Ruth Bader Ginsburg’s Death Will Reshape America
We have entered the danger zone. Supreme Court Justice Ruth Bader Ginsburg died on Friday evening, and the news was still fresh when Senate Majority Leader Mitch McConnell announced that any nominee to replace her would in fact go to a vote in the Senate before the November election. Republicans have a majority in the Senate, even though they represent a minority of Americans, and could very well speedily seat a new justice. There is little question that President Donald Trump will nominate a right-wing reactionary judge, someone who will spit on Ginsburg’s legacy.
It’s nearly impossible to overstate the direness of another Trump Supreme Court appointee. Ginsburg’s life work will be dismantled bit by bit. Even if Democrats are voted into office with a mandate to pass progressive legislation and then do just that, a far-right court will never allow much of it to stand. Voters won’t have a voice; a wall of conservative ideology will block any efforts to improve the status quo, defend the vulnerable, or even enact the will of the majority. We will be a country of permanent minority rule.
Ruth Bader Ginsburg Was a Fighter, But I Feel Defeated
RBG’s death is about more than her slipping away. It feels like American women are losing our grip as well.
And it gets worse. The stakes could not be higher. A vacant Supreme Court seat will be a motivating issue for conservatives, too. It is unlikely that Trump won’t push his nominee through before the election, but it’s not impossible, given the short amount of time left and the potential for Republican senators facing tough races to follow through on their promises not to confirm new justices this late in the game. While blocking a Trump nominee would be a major win, it would also give the ranks of never-Trump Republicans and GOP-voting moderates turned off by the president’s behavior a new excuse to vote for him. An open Supreme Court seat is valuable territory, a prize so significant that even people who claim to find it morally compromising to support the president may find themselves, well, compromised.
Republicans, of course, are not the only ones who find open Supreme Court seats motivating. Democratic voters do too, as evidenced by an immediate spike in donations to Democrats trying to unseat Republican senators in the wake of Ginsburg’s death. The question then becomes who are the most motivated: Those who have something to lose, or those or have something to gain?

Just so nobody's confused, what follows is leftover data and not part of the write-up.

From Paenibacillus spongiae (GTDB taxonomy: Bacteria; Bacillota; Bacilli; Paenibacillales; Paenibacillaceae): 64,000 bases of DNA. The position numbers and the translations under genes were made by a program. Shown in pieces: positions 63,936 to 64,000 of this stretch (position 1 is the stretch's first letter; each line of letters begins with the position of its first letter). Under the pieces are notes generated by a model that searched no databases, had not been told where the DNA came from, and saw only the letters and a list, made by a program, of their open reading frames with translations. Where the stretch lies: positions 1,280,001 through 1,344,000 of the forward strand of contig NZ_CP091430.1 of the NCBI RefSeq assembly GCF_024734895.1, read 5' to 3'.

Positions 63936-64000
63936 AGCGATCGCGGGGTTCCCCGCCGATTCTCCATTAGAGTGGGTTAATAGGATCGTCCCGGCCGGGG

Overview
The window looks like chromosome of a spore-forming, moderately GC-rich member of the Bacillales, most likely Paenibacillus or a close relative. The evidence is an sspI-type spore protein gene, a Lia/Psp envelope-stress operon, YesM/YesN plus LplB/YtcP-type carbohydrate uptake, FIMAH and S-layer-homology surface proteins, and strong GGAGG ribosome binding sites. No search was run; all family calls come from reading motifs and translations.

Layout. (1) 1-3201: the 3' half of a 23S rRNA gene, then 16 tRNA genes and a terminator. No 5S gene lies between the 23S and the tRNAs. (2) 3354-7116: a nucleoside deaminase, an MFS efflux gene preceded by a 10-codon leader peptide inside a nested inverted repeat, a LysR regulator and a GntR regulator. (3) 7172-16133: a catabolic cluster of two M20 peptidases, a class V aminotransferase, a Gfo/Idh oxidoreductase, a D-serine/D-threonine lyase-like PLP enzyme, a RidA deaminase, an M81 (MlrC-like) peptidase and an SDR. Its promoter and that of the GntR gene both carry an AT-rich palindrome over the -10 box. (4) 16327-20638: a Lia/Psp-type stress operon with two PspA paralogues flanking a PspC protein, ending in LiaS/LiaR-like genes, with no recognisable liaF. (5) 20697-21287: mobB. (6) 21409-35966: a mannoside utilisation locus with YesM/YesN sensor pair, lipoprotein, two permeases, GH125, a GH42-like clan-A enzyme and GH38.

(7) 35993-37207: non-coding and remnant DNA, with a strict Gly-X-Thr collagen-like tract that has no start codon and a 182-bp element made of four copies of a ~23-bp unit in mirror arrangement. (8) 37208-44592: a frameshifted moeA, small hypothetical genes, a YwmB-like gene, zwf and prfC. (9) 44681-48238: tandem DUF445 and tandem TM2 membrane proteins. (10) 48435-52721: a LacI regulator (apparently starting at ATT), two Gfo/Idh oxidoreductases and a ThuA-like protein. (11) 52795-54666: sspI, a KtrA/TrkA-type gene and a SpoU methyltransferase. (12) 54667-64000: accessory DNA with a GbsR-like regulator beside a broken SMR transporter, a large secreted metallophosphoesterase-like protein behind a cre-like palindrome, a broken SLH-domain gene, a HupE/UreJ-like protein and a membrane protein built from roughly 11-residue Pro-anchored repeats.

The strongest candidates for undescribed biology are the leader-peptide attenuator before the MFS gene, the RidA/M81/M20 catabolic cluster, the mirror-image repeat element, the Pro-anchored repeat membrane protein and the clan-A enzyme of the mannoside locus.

The question might be mooted by a Republican senate that refuses to play by its own rules and puts a new judge in Ginsburg’s seat. In that case, Democrats wouldn’t face a newly volatile election landscape, but also something worse: a descent into illiberal intransigence. A full accounting of what Americans stand to lose could fill a book. First on the chopping block are reproductive rights and gender equality, issues to which Ginsburg dedicated her life. It’s not just abortion that is under threat, although an additional conservative justice would almost surely mean an end to Roe v. Wade and legal abortion across the United States. No, overturning Roe would mean overturning the legal theory of reproductive and sexual privacy that underpins not just Roe, but a whole series of rights Americans hold dear and assume are permanent. Without sexual privacy rights as good law, much of what we take for granted goes up in smoke. Legal contraception. The right of adults to have consensual sex with each other, whether they are of the same or different sexes. The right of same-sex couples to wed. All of the cases that extended these rights to all Americans hinge on the right to sexual privacy, and it’s that exact right that conservative justices often say is invented and must go.